void _UPT_destroy(void *);
void _UPT_put_unwind_info(unw_addr_space_t, unw_proc_info_t *, void *);
int _UPT_get_dyn_info_list_addr(unw_addr_space_t, unw_word_t *, void *);
int _UPT_access_mem(unw_addr_space_t, unw_word_t, unw_word_t *, int, void *);
int _UPT_access_reg(unw_addr_space_t, unw_regnum_t, unw_word_t *, int, void *);
int _UPT_access_fpreg(unw_addr_space_t, unw_regnum_t, unw_fpreg_t *, int, void *);
int _UPT_get_proc_name(unw_addr_space_t, unw_word_t, char *, size_t, unw_word_t *, void *);
int _UPT_resume(unw_addr_space_t, unw_cursor_t *, void *);
The ptrace(2) system-call makes it possible for a process to gain access to the machine-state and virtual memory of another process. With the right set of call-back routines, it is therefore possible to hook up libunwind to another process via ptrace(2). While it's not very difficult to do so directly, libunwind further facilitates this task by providing ready-to-use callbacks for this purpose. The routines and variables implementing this facility use a name-prefix of _UPT, which is stands for ``unwind-via-ptrace''.
An application that wants to use the _UPT-facility first needs to create a new libunwind address-space that represents the target process. This is done by calling unw_create_addr_space(). In many cases, the application will simply want to pass the address of _UPT_accessors as the first argument to this routine. Doing so will ensure that libunwind will be able to properly unwind the target process. However, in special circumstances, an application may prefer to use only portions of the _UPT-facility. For this reason, the individual callback routines (_UPT_find_proc_info(), _UPT_put_unwind_info(), etc.) are also available for direct use. Of course, the addresses of these routines could also be picked up from _UPT_accessors, but doing so would prevent static initialization. Also, when using _UPT_accessors, all the callback routines will be linked into the application, even if they are never actually called.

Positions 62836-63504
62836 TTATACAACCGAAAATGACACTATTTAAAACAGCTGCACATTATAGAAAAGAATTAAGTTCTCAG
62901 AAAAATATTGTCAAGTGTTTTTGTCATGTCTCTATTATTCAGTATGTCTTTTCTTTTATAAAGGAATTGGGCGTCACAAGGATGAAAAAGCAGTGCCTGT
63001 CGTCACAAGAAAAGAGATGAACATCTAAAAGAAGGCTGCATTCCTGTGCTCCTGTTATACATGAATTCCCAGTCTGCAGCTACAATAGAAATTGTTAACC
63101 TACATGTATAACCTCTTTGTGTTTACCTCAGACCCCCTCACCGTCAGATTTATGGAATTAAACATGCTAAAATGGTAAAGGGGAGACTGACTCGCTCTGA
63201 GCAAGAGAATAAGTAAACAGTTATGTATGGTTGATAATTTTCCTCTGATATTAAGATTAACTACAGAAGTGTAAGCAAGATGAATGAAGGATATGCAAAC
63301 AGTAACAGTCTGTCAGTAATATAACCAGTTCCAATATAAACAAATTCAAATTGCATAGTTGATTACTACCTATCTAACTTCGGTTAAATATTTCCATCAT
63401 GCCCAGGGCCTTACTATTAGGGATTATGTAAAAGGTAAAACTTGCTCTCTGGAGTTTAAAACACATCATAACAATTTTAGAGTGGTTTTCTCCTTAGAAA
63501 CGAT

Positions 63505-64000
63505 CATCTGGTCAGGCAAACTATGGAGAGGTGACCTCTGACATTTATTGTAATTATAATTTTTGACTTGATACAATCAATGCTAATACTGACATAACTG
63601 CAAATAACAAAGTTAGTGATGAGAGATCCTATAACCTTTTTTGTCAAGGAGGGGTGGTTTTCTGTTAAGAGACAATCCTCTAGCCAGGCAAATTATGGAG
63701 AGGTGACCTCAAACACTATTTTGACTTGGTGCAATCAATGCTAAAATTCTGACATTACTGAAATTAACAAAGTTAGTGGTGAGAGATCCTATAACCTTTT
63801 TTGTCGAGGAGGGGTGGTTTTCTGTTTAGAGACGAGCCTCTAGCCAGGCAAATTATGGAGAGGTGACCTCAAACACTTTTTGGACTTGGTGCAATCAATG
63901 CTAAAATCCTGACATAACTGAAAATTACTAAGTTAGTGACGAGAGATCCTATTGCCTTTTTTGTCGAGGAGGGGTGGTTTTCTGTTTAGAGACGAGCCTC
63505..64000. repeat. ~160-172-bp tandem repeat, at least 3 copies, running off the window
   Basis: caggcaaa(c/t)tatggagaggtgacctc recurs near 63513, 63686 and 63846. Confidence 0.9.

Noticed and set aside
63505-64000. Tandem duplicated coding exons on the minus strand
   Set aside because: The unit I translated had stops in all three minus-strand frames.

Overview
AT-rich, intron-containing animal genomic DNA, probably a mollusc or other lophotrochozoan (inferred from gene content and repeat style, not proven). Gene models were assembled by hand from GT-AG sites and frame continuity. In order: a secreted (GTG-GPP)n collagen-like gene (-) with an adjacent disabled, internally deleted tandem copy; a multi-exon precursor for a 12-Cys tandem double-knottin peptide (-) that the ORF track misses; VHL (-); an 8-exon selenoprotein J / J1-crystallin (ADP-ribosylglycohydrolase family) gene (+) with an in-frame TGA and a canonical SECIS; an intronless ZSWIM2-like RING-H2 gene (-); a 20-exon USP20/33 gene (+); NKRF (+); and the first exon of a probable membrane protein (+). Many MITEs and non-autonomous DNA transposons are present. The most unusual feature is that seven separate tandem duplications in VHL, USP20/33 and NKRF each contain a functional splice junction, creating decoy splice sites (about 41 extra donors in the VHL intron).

Next, the application can turn on ptrace-mode on the target process, either by forking a new process, invoking PTRACE_TRACEME, and then starting the target program (via execve(2)), or by directly attaching to an already running process (via PTRACE_ATTACH). Either way, once the process-ID (pid) of the target process is known, a _UPT-info-structure can be created by calling _UPT_create(), passing the pid of the target process as the only argument. The returned void-pointer then needs to be passed as the ``argument'' pointer (third argument) to unw_init_remote().
The _UPT_resume() routine can be used to resume execution of the target process. It simply invokes ptrace(2) with a command value of PTRACE_CONT.
When the application is done using libunwind on the target process, _UPT_destroy() needs to be called, passing it the void-pointer that was returned by the corresponding call to _UPT_create(). This ensures that all memory and other resources are freed up.
Since ptrace(2) works within a single machine only, the _UPT-facility by definition is not available in libunwind-versions configured for cross-unwinding.
The _UPT-facility assumes that a single _UPT-info structure is never shared between threads. Because of this, no explicit locking is used. As long as only one thread uses a _UPT-info structure at any given time, this facility is thread-safe.
_UPT_create() may return a NULL pointer if it fails to create the _UPT-info-structure for any reason. For the current implementation, the only reason this call may fail is when the system is out of memory.
execve(2), libunwind(3), ptrace(2)